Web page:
A Space Geek’s Simple Origin Story
Welcome to my introduction. If you’ve read any of my books, you’ve already have a few puzzle pieces. Meeting me might throw in more clues, or provide you with the sense that I’m an unreliable narrator. (I’m not unreliable, I promise.)
I Grew Up on a Missile Range.
Seriously. White Sands Missile Range (New Mexico) is still a hotbed of missile testing activities (and a few other spooky things). When I lived on the garrison, the PAC-3 and THAAD interceptor missiles were the big business, along with some MLRS “steel rain” shots. I was too young for the heyday of the V-2s, Aerobees, and Little Joe shots. Chaparral was on its way out, Patriot was a household name, and THAAD was going to save us from the dastardly
Soviet/ Russian Federation/Rogue Nation threats. I watched the Berlin Wall fall on cable provided by the Army, saw the first hours of Desert Storm at a friend’s house on base, and remember the 1989 World Series earth-shaker for Game 3 (my beloved Giants were playing the “evil” Oakland A’s) before a night game of street football on Hercules Ave.
Mad, Maniac (ex)-Missileer… sort of.
There I was…playing a game of Crud at the Vandenberg Officer’s Club. My compatriots said I needed a nickname for the scoreboard. Another voice, who knew me all of six months, wrote down the name “Maniac.” Since we were on PRP (or HRP, for some older SAC folks), the amplifier “Mad” was left off for obvious reasons. Taken to mean anger, this would signify lack of self-control; identifying insanity, this would signify instability. Luckily, neither statement was true, but the alliteration made for a great introduction to the Cal Poly co-eds in San Luis Obispo. Who wouldn’t want to date a crazy person with their finger on a nuclear trigger?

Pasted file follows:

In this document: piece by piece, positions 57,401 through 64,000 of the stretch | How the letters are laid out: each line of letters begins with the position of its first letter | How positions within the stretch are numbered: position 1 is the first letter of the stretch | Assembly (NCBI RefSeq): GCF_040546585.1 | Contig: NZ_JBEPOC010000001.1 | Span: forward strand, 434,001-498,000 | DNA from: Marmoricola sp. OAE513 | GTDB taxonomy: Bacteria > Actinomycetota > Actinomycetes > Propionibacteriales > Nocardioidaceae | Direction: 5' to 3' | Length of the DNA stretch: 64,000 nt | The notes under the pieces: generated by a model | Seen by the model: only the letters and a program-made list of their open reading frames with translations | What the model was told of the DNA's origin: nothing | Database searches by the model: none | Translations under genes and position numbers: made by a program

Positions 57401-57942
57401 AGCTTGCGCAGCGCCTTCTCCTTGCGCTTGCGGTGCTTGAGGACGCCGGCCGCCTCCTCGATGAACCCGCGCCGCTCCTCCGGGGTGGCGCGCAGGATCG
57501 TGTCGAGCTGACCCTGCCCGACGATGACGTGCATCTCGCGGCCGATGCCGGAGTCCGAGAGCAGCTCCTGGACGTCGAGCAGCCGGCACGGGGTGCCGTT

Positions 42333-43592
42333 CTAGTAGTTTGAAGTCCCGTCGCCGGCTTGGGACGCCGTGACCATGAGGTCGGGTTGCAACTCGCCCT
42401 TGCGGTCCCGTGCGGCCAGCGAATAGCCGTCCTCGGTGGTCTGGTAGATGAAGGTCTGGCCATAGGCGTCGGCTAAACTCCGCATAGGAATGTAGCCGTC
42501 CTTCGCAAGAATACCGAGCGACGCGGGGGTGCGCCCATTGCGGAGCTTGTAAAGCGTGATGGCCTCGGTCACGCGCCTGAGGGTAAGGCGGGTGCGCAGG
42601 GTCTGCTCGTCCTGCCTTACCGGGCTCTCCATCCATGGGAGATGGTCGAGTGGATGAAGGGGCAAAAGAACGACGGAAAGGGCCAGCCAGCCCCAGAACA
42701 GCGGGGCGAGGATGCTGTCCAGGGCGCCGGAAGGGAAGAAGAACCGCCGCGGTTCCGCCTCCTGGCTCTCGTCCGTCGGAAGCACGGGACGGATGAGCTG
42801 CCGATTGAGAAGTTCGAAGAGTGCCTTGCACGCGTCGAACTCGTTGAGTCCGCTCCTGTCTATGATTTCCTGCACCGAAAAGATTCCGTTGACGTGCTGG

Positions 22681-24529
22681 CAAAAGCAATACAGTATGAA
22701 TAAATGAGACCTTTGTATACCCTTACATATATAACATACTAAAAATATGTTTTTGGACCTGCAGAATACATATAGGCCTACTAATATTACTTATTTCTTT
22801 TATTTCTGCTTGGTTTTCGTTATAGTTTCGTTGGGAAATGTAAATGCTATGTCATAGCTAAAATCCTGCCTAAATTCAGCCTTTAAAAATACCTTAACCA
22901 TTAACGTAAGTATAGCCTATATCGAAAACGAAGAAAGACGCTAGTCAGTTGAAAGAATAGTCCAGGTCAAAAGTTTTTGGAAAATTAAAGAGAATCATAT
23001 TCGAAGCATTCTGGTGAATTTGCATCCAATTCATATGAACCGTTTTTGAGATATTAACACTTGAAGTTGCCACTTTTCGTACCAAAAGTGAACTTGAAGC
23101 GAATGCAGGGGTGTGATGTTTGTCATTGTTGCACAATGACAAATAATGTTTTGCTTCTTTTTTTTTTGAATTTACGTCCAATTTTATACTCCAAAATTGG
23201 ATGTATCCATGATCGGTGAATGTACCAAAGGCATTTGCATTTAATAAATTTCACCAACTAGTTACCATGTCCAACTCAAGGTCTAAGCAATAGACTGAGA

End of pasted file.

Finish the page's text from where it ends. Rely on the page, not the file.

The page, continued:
Rogue Space Warfare expert.
Yeah. Not much I can say about this one. I was able to deploy to [REDACTED], and do [REDACTED] for the U.S. efforts against the [REDACTED]. (I so badly want to say “Bermuda,” “full-time partying,” “local naysayers” but the truth is closer to “Antarctica,” “Penguin farming,” “local Soviet scientists.”)
Amateur Space and Military Historian
Every location I served at held a piece of the Air Force’s history, as well as the space history of the United States. I use the word “amateur” to define the lack of a history degree (which will be rectified in Spring 2021), not in a childish or immature way. My projects aim to inform and inspire, not to bore you to tears. If I help you remember “way back when” or teach you something about a place you love (or hate), then I’ve done my job. I’m adding to the body of human knowledge through the heart.
Writer, Student, Tinkerer, & full-time Dad.
Leaving the Air Force was difficult, but I’ve found my way doing the activities that I love with the people I cherish. I’m still very passionate about the military – both terrestrial and space domains – but have branched out into learning more about our solar system. Along the way, I collected a few more college degrees… but that couldn’t be helped. 🙂